Sometimes real people and abstractions collide in striking ways. Sitting at my computer, I am immersed in the world of Big Ideas and Important Subjects for Syndicated Columnists. Ideas like the progressive indexing of Social Security benefits to make the system solvent for the next 900 monthly checks.
But my thoughts are interrupted by e-mail from a friend.
A marginally employed friend, a fairly desperate friend, a friend who now has a visceral understanding of what Karl Marx called "the reserve army of the unemployed."
A publicist and onetime executive speechwriter with a razor sharp wit and more brains than you'd think could fit in such a tiny body, she sends an update of her ongoing job quest, starting with a survey of the economic landscape, all in one Faulkner-like sentence:
"On the heels of yesterday's announcements from United and Blockbuster, the public may suddenly become even more keenly aware of what has been happening for the past 40 years -- top execs have been gleaning huge personal gains despite the dismal performance of the companies they lead; pension funds are almost all under funded; more corporations will file for bankruptcy, sticking the public with the bill as we did in the S&L bailout while Congress, under pressure from its financial institution contributors, has made it increasingly difficult for individuals, who may be the very victims of Enrons, to file for personal bankruptcy."
Then she describes what she is doing for food after returning from an ill-fated venture to Mexico to become a language teacher.
"After two months of slogging through every website on earth and applying on-line to every job posted, I am reminded anew of why I left in the first place: I cannot get a job here."
"I'm working part-time at a home furnishings store, which is making money because no one in any store other than the manager is a full-time employee with benefits. We work 15 hours a week in five hour shifts, doing everything from unloading trucks, stocking shelves, selling the merchandise and toting tables, chairs and other heavy objects to customers' vehicles. I'm way too old for this but I must buy groceries while I continue to look for a real job."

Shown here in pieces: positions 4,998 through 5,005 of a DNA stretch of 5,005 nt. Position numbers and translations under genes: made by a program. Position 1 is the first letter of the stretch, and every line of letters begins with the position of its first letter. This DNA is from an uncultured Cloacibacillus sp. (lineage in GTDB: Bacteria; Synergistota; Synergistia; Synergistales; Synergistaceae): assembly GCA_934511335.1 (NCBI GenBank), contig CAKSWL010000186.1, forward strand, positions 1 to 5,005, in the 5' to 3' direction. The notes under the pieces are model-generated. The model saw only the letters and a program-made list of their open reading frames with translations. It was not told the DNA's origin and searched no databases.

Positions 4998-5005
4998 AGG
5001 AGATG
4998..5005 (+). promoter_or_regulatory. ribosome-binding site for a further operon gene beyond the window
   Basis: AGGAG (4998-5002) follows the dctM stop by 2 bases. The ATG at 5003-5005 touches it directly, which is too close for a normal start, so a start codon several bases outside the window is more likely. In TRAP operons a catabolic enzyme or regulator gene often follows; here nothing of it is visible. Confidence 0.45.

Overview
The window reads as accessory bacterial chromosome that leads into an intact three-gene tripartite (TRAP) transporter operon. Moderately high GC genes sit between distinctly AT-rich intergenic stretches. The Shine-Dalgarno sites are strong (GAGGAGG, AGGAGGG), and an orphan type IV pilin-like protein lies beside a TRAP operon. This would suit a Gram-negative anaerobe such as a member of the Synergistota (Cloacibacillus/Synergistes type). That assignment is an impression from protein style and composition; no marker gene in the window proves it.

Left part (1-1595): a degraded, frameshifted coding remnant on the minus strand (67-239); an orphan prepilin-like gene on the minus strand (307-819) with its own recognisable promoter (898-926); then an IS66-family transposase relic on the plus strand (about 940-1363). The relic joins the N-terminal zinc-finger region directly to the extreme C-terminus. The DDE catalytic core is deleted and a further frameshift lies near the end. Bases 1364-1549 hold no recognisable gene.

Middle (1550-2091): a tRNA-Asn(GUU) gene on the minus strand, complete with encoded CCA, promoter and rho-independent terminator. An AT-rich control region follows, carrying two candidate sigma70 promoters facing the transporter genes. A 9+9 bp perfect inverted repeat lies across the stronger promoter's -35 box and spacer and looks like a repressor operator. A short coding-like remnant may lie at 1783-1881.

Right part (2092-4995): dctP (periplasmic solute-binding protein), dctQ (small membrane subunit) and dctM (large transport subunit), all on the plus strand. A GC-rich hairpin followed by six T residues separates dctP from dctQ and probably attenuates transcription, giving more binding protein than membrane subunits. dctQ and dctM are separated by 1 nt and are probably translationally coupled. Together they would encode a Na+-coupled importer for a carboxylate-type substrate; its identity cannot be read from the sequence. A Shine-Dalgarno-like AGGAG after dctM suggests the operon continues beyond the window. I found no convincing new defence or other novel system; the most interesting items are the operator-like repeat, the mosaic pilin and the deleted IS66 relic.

Which brings us back to grand ideas like progressive indexing.
The benign assumption behind progressive indexing is simple. Index future benefits to prices rather than wages and most of the four trillion dollar revenue shortfall expected over the next 75 years will disappear.
Wages, it is writ, rise faster than prices.
In fact, the multitudes will respond with hysterical laughter.
According to the Department of Labor, "Average gross weekly earnings" for private nonagricultural workers rose from $267.26 a week in 1982 to $536.17 a week in February 2005--- doubling in 23 years. The same figure, adjusted for the consumer price index for urban wage earners and clerical workers, otherwise known as CPI-W, rises from $267.26 to $276.95.
That's a purchasing power gain of $9.69 over two decades. In today's money, it's about 20 bucks, enough for two people to go to a movie if they don't eat much.
That's a total gain of 3.6 percent over the period, an annualized gain of 0.16 percent over half a working lifetime.
In other words, the "average worker" has been going nowhere. In 13 of the 23 years, the average worker lost purchasing power.
Twenty-three Years of Real Wages
|Average weekly wages from 1982 to 2005 adjusted for inflation, expressed in 1982 dollars.|
|Year||Average Weekly Wage ($1982)||Gain or Loss in %|
|Source: Economic Indicators|
Of course, no individual is an "average worker." We all have job histories so we can get raises for experience, skill, responsibility, tenure, and tenacity. We climb steps, clamber over job slots, and do what it takes to advance. So our individual history isn't likely to be like the painfully repetitious experience of the "average worker." It may show a steady progression of merit and experience raises.
With all that, our wages rise faster than inflation.
Or do they?
It's just possible that inflation indexed benefits will rise faster than wage indexed benefits in the future. It's possible that millions of part time and temporary workers will have such uneven work lives that their wages will be flat or declining.
Is that the future?
I don't know.
Of course, the technocrats who propose solving 75-year problems with formula changes don't know either.
On the web:
Earlier columns on progressive indexing
Sunday, May 15, 2005: Avoiding a bad day in 2041